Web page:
Skip to content

Cruella Isn’t Evil, She’s A Dog Loving Genius (Wait What?) | Review

Cruella de Vil is a woman desperate to kill dogs, skin them, and make coats out of their fur. We all know that about the 101 Dalmatians villain. Yet we never knew how she became that evil lady. Well, thanks to Disney’s Cruella, we now have answers. And more questions. Isn’t she a huge piece of pop culture specifically because she wants to kill dogs? It’s the entire point of her character…right? Well…I’ll get to that in a moment. First, I want to say some nice things about the movie.

The Emma’s Are Really Dang Good! So Are The Costumes.

Emma Stone is one of her generations loudest and brightest acting talents. She’s already won an Oscar for 2016’s La La Land, and has been starring in comedy classics like Superbad and Zombieland since she burst onto the scene. Here, she gets to shine as a layered character who can flip from the meek and eager-to-learn Estella (the character’s given name), to the bold, clever, and physically imposing Cruella. Stone proves yet again she can carry a movie, even one of this size that requires everything from dramatic beats, action scenes, and comedic moments.

Emma Thompson might be even better. If I’m being truthful, I feel Thompson is playing a more “Cruella” type character than Stone is. The Baroness is mean spirited, narcissistic to a degree that even Saturday Night Live would find over the top, and incapable of empathy. Thompson relishes her chance to play such a role in a big budget production, and doesn’t make a single misstep as a performer. She steals every scene she’s in.

The Emma’s are clearly having fun playing with the “cruel boss/quiet genius” dynamic that’s straight out of the The Devil Wears Prada playbook (yes, everyone will use this example, but it’s accurate as heck and I love that movie so of course I’m going to reference it). They also enjoy putting on the metaphorical boxing gloves for the rivalry that ensues between The Baroness and the “Cruella” side of Stone’s character.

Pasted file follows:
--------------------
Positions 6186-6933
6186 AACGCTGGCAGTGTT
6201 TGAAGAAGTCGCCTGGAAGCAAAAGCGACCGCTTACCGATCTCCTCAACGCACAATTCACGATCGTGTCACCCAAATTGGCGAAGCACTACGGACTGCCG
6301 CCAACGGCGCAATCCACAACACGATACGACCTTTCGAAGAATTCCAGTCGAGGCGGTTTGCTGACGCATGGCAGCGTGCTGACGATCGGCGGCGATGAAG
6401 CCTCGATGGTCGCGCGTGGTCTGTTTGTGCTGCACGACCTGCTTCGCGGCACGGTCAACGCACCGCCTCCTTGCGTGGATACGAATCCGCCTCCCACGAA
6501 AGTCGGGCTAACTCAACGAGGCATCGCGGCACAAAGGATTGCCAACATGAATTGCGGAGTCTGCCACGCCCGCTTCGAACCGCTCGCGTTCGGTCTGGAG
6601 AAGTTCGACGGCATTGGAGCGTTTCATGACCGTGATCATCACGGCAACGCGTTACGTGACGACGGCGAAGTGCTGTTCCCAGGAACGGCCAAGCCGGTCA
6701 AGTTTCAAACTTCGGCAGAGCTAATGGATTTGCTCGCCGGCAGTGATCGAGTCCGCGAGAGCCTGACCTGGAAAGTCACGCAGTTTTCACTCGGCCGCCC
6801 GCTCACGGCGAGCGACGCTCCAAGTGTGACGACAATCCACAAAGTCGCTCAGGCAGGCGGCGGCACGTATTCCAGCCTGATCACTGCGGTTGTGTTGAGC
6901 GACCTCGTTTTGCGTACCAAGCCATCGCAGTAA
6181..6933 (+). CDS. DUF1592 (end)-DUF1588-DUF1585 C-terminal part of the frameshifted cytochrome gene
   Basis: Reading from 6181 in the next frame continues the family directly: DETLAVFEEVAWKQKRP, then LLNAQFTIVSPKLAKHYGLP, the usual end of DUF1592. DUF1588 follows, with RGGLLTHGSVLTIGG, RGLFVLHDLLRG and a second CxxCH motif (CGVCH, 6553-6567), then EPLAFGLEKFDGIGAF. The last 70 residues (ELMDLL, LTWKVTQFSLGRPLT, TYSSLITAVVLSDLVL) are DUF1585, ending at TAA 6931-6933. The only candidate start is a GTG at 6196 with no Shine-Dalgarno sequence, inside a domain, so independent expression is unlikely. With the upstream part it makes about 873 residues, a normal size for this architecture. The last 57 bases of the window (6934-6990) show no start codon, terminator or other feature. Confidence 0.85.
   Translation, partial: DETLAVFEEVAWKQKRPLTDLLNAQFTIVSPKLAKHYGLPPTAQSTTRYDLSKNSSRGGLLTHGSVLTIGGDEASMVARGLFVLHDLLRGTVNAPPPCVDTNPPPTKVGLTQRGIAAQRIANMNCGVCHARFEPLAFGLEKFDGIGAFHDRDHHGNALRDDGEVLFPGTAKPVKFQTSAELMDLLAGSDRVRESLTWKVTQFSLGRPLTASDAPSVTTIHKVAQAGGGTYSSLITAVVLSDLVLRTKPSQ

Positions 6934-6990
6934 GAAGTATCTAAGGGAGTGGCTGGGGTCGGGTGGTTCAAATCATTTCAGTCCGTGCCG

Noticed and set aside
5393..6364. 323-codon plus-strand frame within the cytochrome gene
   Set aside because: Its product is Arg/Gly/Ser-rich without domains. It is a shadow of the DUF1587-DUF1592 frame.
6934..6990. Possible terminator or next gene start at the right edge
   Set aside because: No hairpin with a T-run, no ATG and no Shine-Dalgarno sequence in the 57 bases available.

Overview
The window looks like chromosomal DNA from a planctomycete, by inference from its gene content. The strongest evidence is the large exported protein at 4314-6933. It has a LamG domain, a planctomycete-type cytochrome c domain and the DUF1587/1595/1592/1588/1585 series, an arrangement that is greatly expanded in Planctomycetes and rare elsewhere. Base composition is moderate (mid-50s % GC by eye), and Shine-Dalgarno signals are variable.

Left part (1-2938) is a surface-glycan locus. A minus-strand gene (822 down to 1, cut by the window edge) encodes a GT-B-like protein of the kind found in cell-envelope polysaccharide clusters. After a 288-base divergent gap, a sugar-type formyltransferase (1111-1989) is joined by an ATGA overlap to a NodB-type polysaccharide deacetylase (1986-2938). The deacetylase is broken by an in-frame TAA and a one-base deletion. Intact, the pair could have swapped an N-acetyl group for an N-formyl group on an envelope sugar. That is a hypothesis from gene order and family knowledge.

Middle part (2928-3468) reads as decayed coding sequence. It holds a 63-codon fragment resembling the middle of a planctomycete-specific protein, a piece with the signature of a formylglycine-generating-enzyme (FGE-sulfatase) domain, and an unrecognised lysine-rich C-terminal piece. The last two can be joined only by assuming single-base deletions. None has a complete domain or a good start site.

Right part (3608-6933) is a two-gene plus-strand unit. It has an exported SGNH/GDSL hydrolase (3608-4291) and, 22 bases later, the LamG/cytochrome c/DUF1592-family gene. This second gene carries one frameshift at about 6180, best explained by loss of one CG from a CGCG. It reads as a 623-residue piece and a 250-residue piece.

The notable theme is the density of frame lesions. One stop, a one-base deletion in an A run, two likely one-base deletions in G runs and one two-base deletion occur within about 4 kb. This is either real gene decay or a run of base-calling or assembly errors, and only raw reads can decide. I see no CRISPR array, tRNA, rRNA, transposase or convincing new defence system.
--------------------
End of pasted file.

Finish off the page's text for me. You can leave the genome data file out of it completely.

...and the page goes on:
It should be mentioned that everyone in the cast is solid, and while some like Paul Walter Hauser get standout moments, I do feel most weren’t given characterization so much as Emma Stone narration to explain their role to the audience.

To me, the third most important character is actually the costumes. They’re in your face, inventive, and look gorgeous on the big screen. If you’re going to make a movie about fashion, you at least better crush the designs, and they often do.

That being said…

There’s Too Much Narration.

The movie overuses narration to explain everything to the audience. We’re told Estella/Cruella is a genius over and over. We’re told her life is tragic everytime a tragic thing happens. Whenever she’s feeling emotion or coming up with a scheme, we’re told so instead of letting Stone’s performance speak for itself. We’re even TOLD about how good of friends she is with another character rather than the actors being allowed to develop that relationship onscreen. So much is dictated to us by Stone, that the script could work as a radio play. The movie doesn’t trust us to follow along or find nuance.

Cruella Loves Dogs. Wait, What?

Near the beginning of the film we see a young Estella make her first true friend, a puppy, when she gets thrown into a dumpster by some bullies at her school. She takes the pup home and her mom lets her keep it. You might be asking yourself if something tragic happens to the dog and that’s part of why Cruella dislikes dogs so much in every other incarnation of this character. Nah.

In fact, that dog is still around at the end of the film. She doesn’t do anything mean to dogs at all in this film, other than having her friends steal a couple dogs, who she later adopts anyway. Then when those dogs have puppies she gives some away to people she barely knows! With a letter that reads “Love, Cruella.” That’s…so evil?